This is a narration from his science reading.
For a sizable portion of the last century, scientists have largely ignored the makings of a serious complication in their model of the universe. This model of the universe has largely been formed by two major theories in physics.
Without a doubt, the two most important fields of the 20th Century have been the general theory of relativity and quantum mechanics. These fields have together come to describe much of the universe, allowing us to finally gain a glimmer of understanding of the strange forces that govern the world. The general theory of relativity, broadly speaking, describes time and space as a whole, explaining the motions of some of the largest objects we are aware of, from planets to stars to black holes. Relativity tells us that time and space are not fixed constants across the universe. Instead, they remain in flux depending on the way matter moves and other conditions. Quantum mechanics explains the opposite side of the universe, describing how particles inside of atoms move and behave. This field speaks of even stranger wonders than relativity, such as objects that appear out of nowhere and objects with variable characteristics until they are measured.
As far as we can tell, both fields are true. Elaborate, almost unbelievably accurate experimentation has confirmed both of them. Our knowledge of relativity keeps GPS working accurately, while many modern computers wouldn’t be possible without quantum mechanics. Both theories correctly describe the basic nature of the universe. The complication lies in the fact that they contradict each other.
It is not simply that they say mildly different things about the universe. They are too wildly different to be compatible. Any equation that attempts to factor both the general theory of relativity and quantum mechanics will fall apart into a string of nonsense. Both theories are true, but both hold the other to be false.
Could it be that the laws of nature are different between the colossal and the infinitesimal? If so, then what size is the dividing line? Scientists have managed to ignore these questions for decades, but it is quickly becoming apparent that they can do so no more. There are circumstances in which relativity and quantum mechanics interact with one another, and we currently have no knowledge of how this is possible. In the inside of a black hole, entire star systems are pressed into microscopic spaces. How are we to calculate what happens next—by using relativity, or quantum mechanics? What of our models of the Big Bang, when the entire universe exploded out of a subatomic space? If two indisputably true theories contradict one another, then how does one make sense of the universe?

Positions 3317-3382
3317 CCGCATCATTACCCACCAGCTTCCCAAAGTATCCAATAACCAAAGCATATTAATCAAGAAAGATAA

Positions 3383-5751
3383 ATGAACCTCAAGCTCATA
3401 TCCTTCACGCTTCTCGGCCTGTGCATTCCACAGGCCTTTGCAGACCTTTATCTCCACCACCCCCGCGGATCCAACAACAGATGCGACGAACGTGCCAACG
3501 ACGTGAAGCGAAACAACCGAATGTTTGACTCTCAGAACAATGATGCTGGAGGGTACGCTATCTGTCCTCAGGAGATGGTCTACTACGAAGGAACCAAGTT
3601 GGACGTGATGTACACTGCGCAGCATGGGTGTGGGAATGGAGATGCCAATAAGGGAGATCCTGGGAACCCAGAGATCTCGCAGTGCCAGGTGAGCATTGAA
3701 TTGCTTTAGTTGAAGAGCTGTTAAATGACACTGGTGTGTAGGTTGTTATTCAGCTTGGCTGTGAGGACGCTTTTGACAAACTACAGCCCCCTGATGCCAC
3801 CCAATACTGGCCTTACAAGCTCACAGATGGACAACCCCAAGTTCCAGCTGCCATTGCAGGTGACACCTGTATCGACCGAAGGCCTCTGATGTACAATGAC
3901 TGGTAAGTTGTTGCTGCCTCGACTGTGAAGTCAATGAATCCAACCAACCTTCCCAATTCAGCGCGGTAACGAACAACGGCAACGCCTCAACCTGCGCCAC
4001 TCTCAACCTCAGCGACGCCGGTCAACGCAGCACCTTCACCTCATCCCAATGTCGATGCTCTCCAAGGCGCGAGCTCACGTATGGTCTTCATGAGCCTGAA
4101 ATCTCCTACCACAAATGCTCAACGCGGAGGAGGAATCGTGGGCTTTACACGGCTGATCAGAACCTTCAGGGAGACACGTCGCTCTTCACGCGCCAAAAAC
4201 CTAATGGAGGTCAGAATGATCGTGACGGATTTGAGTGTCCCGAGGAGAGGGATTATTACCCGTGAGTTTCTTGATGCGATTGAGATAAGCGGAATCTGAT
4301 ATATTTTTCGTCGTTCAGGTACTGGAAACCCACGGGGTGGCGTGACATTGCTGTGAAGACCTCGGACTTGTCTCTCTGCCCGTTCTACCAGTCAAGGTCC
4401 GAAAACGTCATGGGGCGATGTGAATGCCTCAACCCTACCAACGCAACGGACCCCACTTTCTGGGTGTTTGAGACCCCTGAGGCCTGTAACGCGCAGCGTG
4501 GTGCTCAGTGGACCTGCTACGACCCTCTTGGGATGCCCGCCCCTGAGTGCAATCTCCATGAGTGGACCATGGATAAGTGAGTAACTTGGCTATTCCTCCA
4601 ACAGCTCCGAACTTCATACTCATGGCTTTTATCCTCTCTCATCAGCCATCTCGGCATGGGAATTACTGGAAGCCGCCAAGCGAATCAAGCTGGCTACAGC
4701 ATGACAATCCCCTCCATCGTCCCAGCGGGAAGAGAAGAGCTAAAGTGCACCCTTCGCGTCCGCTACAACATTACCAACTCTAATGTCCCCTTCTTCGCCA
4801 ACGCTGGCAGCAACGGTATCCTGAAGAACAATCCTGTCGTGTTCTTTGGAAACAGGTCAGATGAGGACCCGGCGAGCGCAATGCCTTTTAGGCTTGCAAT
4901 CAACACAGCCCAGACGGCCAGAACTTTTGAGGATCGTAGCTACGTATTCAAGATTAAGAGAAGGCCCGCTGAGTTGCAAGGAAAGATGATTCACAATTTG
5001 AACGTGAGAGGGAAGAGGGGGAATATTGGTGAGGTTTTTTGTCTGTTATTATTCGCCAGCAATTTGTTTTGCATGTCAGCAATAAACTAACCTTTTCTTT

The answer, according to some scientists, is to introduce a third theory. Superstring theory, often shortened to string theory, is an attempt by scientists worldwide to discover the basic rules of reality in order to gain a fresh vantage point with which to compare relativity and quantum mechanics. String theorists maintain that from a more knowledgeable perspective, we may find that relativity and quantum mechanics don’t contradict each other at all, and may even compliment one another. They search for the unified theory longed for by Albert Einstein, who formulated the general theory of relativity to that end only to be frustrated by quantum mechanics in his later years. The researchers of string theory seek the ability to define the universe in a simple statement.